Throughout this pandemic, we have pushed the importance of wearing properly fitted respirators. An N95 respirator is considered to be the gold standard for respirators and are used by frontline healthcare workers and medical first responders. However, in recent weeks more than 11 million fake N95 respirators have been seized by the Department of Homeland Security. So, with so many counterfeit respirators making their way into the market, how can you tell if you have a fake N95?

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Look for Markings

The National Institute for Occupational Safety and Health (NIOSH) works with the Centers for Disease Control to develop worker safety and health protocols, including the development of N95 respirators. Before respirators can be used in any workplace, they must be certified and marked with an approval seal by NIOSH. The next marking to look for is who manufactured the respirator by looking for their trademark, logo or abbreviation. The CDC has an index listing NIOSH-approved manufacturers listed on their website.

In addition to the NIOSH approval seal and the brand’s trademark, you should look for a testing and certification code. The code should begin with “TC” and are followed by a numerical code listing its filter class (N, P, or R) and efficiency (95,99, or 100) such as “N95”. The efficiency level refers to the percentage of airborne particles the respirator can filter when properly fitted.

How Does it Fit?

An N95 respirator is designed to create a seal around the nose and mouth, so ensuring that it fits properly is critical for its success. An N95 respirator will have two bands that fit around the back of the head and neck. If the respirator has ear loops instead then it is a fake N95 respirator.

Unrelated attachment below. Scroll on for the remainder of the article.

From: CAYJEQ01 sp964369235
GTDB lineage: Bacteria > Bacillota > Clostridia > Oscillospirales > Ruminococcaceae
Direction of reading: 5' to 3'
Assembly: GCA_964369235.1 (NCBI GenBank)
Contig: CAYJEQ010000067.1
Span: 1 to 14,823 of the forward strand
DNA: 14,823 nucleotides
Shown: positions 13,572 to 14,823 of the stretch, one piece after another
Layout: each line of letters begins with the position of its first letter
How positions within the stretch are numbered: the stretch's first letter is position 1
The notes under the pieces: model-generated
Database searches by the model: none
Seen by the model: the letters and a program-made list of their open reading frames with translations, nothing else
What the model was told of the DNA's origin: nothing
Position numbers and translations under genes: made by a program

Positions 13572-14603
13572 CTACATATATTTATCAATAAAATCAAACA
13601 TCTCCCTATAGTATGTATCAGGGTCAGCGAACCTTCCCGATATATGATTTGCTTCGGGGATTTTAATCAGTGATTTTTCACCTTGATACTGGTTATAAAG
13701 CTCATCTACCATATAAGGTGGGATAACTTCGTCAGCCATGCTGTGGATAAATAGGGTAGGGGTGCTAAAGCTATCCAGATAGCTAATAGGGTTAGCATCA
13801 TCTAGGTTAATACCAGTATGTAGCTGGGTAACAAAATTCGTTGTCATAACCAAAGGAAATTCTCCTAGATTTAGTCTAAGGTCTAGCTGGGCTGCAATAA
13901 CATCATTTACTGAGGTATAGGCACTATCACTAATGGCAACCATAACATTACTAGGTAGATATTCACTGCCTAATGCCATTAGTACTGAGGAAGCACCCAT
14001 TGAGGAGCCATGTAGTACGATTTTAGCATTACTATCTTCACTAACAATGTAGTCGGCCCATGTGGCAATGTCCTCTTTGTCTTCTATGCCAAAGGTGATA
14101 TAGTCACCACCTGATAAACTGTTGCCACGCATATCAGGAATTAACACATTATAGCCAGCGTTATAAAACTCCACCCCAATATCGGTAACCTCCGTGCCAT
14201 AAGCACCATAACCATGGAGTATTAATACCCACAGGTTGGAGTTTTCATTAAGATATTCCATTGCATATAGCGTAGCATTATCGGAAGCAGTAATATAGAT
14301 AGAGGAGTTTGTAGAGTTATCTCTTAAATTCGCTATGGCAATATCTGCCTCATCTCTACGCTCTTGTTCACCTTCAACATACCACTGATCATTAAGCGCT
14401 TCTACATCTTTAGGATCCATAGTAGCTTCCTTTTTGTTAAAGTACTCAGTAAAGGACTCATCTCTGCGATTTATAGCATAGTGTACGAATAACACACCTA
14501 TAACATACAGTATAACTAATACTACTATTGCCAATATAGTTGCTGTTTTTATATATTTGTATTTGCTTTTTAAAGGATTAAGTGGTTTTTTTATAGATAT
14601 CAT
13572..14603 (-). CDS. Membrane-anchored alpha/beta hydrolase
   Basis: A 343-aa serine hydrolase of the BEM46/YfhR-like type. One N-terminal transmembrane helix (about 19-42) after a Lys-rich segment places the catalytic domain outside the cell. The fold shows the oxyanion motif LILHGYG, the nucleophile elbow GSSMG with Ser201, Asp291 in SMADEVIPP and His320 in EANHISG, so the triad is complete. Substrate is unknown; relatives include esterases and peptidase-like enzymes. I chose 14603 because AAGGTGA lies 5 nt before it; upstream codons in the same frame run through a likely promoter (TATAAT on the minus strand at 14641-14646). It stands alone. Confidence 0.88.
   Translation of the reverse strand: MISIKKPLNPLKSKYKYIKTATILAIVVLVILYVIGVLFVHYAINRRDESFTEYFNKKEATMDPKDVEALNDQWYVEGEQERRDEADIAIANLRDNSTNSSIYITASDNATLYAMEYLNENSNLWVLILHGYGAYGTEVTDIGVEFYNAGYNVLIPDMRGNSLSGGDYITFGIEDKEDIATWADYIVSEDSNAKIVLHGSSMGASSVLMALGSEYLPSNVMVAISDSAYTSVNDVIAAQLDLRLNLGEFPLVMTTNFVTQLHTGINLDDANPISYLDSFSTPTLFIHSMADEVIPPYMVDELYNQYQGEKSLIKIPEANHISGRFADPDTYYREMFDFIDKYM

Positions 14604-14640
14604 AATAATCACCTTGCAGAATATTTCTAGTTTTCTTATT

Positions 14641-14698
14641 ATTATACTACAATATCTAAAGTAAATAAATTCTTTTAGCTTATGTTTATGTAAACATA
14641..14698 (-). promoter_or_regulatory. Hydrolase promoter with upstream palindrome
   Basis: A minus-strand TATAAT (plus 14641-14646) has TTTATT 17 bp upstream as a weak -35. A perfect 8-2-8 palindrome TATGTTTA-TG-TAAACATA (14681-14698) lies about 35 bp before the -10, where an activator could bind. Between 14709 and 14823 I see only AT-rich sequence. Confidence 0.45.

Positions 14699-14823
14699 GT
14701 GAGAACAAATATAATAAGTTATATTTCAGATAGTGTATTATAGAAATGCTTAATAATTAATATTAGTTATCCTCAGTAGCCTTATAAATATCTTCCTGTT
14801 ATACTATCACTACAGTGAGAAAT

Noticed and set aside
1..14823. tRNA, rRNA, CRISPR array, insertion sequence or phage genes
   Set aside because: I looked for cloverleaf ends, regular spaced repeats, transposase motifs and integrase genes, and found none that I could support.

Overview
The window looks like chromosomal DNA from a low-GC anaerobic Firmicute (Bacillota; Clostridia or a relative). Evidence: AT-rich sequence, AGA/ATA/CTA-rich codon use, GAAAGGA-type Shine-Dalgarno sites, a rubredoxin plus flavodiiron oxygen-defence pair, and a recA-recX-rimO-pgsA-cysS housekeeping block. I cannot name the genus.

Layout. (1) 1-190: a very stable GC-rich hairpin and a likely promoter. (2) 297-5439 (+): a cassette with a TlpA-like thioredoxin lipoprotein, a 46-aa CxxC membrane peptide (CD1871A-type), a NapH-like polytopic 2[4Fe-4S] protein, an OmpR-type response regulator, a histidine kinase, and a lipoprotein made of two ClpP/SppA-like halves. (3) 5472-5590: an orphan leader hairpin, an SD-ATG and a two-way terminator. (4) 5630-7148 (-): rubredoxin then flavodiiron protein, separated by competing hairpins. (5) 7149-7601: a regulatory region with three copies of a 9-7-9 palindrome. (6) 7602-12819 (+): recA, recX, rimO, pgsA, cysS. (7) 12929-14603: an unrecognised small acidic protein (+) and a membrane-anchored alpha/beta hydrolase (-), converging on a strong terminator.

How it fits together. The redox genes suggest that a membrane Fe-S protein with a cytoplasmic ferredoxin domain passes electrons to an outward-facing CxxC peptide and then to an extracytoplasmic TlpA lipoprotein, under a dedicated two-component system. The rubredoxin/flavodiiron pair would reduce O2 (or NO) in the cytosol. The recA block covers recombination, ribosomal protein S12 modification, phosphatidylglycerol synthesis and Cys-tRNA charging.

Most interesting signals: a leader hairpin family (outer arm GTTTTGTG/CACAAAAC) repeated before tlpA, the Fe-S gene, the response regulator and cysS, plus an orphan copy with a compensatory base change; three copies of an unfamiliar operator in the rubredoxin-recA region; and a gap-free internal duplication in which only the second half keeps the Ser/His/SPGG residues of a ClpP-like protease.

N95 guidelines, spotting fake N95
Photo: CDC | An approved N95 respirator should fit the above guidelines.

Purchasing Tips

When it comes to purchasing online, there are a few things to be aware of before placing your order:

  • Are there numerous typos and errors?
  • Is the website legitimate or does it contain numerous flaws like blank pages, broken links or misspelled domains?
  • Does the product listing call the respirator “genuine” or “real”?
  • How are the reviews? Negative reviews could show that it is poorly made or counterfeit.
  • Is the price too good? We love a good deal but if the price is too good to be true then it probably is.
  • What else are they selling? Legitimate businesses tend to sell consistent products – not what is trendy.

As the world continues to navigate the pandemic, it has unfortunately been a common scam for fake N95 respirators and other medical supplies to make their way into the market. If you believe you have a fake respirator, then you can report any counterfeit respirators to the U.S. Customs and Border Protection by calling 1-800-BE-ALERT or online through their reporting system.

State of Workplace Health